When you look at your car’s hubcaps – what do you see?
Maybe some dirt, grime… probably not art, right?
Our regional museum, the Museum of the Shenandoah Valley, has recently opened Second Time Around: The Hubcap as Art. This debut exhibit – all work are being presented to the public for the first time in this exhibition – presents the work of 287 professional artists and art educators from around the world. Each artist whose work is included in the exhibition had accepted a challenge, issued by the nonprofit Landfillart Project, Wilkes-Barre, Pennsylvania, to make art out of a discarded hubcap or hubcaps.
With the goal of the project being to make a worldwide statement about the creative potential of reusing the world’s resources, the artworks are from every U.S. state and 35 other countries. The exhibit opened on September 6 and is now on view through March 1, 2015. The MSV-organized exhibition has surprised and amazed visitors of all ages, says Museum Executive Director Dana Hand Evans. Evans notes that Second Time Around has been difficult to adequately describe. Even pictures of the individual artworks fail to capture the impact that their massing achieves in this exhibition, says Evans. “Whatever visitors were thinking when reading the phrase ‘hubcap art,’” she says, “this exhibition has caused them to think again.”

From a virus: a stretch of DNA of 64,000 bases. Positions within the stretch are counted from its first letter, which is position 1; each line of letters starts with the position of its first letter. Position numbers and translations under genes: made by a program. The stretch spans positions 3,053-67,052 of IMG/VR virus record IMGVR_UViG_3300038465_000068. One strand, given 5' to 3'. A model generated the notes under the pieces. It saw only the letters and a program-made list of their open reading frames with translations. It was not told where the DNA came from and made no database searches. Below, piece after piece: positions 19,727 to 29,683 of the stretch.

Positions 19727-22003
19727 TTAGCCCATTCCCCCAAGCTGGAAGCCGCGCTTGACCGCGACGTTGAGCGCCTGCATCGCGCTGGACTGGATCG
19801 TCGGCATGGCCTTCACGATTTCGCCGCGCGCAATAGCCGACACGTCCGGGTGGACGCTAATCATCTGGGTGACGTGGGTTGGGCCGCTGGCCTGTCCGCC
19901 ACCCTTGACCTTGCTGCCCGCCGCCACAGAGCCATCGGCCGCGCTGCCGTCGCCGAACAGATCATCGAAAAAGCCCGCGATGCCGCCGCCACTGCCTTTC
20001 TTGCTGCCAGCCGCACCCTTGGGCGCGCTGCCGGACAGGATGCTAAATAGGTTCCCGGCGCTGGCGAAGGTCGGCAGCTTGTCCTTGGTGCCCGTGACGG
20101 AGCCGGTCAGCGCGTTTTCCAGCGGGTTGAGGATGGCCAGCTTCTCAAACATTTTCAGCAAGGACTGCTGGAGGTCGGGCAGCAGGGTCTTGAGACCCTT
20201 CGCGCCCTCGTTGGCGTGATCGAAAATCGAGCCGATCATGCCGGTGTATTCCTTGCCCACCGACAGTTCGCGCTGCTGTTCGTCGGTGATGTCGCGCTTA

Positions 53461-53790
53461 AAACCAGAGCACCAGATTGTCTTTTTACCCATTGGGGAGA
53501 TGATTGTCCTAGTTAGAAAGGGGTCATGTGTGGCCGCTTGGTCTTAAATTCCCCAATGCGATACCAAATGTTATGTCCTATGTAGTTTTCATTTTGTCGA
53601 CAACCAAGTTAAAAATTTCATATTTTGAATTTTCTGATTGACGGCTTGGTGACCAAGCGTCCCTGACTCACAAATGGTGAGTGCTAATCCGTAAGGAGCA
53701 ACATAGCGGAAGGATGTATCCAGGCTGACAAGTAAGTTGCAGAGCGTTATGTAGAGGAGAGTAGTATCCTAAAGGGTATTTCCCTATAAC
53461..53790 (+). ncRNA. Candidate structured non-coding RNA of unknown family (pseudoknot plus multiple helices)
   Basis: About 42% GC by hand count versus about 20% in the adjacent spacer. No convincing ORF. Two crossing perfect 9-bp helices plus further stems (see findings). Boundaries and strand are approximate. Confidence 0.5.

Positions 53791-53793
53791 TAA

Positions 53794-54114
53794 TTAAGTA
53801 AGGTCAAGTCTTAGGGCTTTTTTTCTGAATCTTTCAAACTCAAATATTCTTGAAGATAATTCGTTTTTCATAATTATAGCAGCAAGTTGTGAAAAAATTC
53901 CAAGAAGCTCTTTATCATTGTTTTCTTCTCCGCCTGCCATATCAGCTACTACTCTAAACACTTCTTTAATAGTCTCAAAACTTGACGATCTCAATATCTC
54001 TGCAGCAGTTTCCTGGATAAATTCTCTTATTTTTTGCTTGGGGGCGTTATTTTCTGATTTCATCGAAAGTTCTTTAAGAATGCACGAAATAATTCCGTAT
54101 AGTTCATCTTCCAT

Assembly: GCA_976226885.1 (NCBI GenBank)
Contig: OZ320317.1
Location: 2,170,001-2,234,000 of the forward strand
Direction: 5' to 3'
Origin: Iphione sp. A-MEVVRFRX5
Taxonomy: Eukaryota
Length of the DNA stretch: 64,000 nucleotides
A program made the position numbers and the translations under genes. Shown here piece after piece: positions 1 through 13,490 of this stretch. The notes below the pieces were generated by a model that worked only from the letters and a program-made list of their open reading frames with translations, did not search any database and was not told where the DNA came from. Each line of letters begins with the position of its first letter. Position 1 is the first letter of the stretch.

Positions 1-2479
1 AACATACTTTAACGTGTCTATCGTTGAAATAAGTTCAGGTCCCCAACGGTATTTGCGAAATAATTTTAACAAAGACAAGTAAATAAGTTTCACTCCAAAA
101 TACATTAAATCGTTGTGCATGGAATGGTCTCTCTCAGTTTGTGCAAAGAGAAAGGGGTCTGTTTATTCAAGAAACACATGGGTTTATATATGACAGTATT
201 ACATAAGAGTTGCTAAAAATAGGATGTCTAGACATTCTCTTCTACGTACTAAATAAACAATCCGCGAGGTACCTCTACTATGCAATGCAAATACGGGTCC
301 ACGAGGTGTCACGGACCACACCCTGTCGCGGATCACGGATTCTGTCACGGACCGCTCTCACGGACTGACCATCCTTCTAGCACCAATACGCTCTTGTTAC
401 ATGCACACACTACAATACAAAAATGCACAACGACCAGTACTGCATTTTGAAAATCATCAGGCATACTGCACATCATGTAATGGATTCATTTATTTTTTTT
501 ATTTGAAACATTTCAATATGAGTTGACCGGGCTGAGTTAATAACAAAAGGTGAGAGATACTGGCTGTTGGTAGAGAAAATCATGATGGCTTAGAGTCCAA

The exhibition’s introductory gallery presents The Raven, a sculpture nearly eight feet high and weighing more than 600 pounds that is dramatically silhouetted against a backdrop of video footage showing scenes of scrapyards. From there, the visitor enters galleries that with creativity and color. Objects are stacked high on walls or hang suspended from them, with numerous sculptures presented on pedestals made of materials reused from the museum’s previous projects. Several objects illuminate or are kinetic, and two were designed to be solar-powered. As one artist observed, the exhibition is not about hubcaps, but instead about the creativity that transformed them and the environmental message they seek to support.
The Museum of the Shenandoah Valley is located at 901 Amherst Street in Winchester, Virginia. The MSV complex—which includes galleries, the Glen Burnie House, and six acres of gardens—is open Tuesday through Sunday from 10 a.m. until 4 p.m. The Museum galleries are open year-round; the house and gardens are open April through October. Admission is $10 or $8 for seniors and youth ages 13 to 18. General admission is always free to youth ages 12 and under and to MSV Members, and thanks to generous sponsorship from Howard Shockey & Sons, Inc., it is free to all every Wednesday. Additional information is available at www.theMSV.org or by calling 540-662-1473, ext. 235
Photography contributed by The Museum of the Shenandoah Valley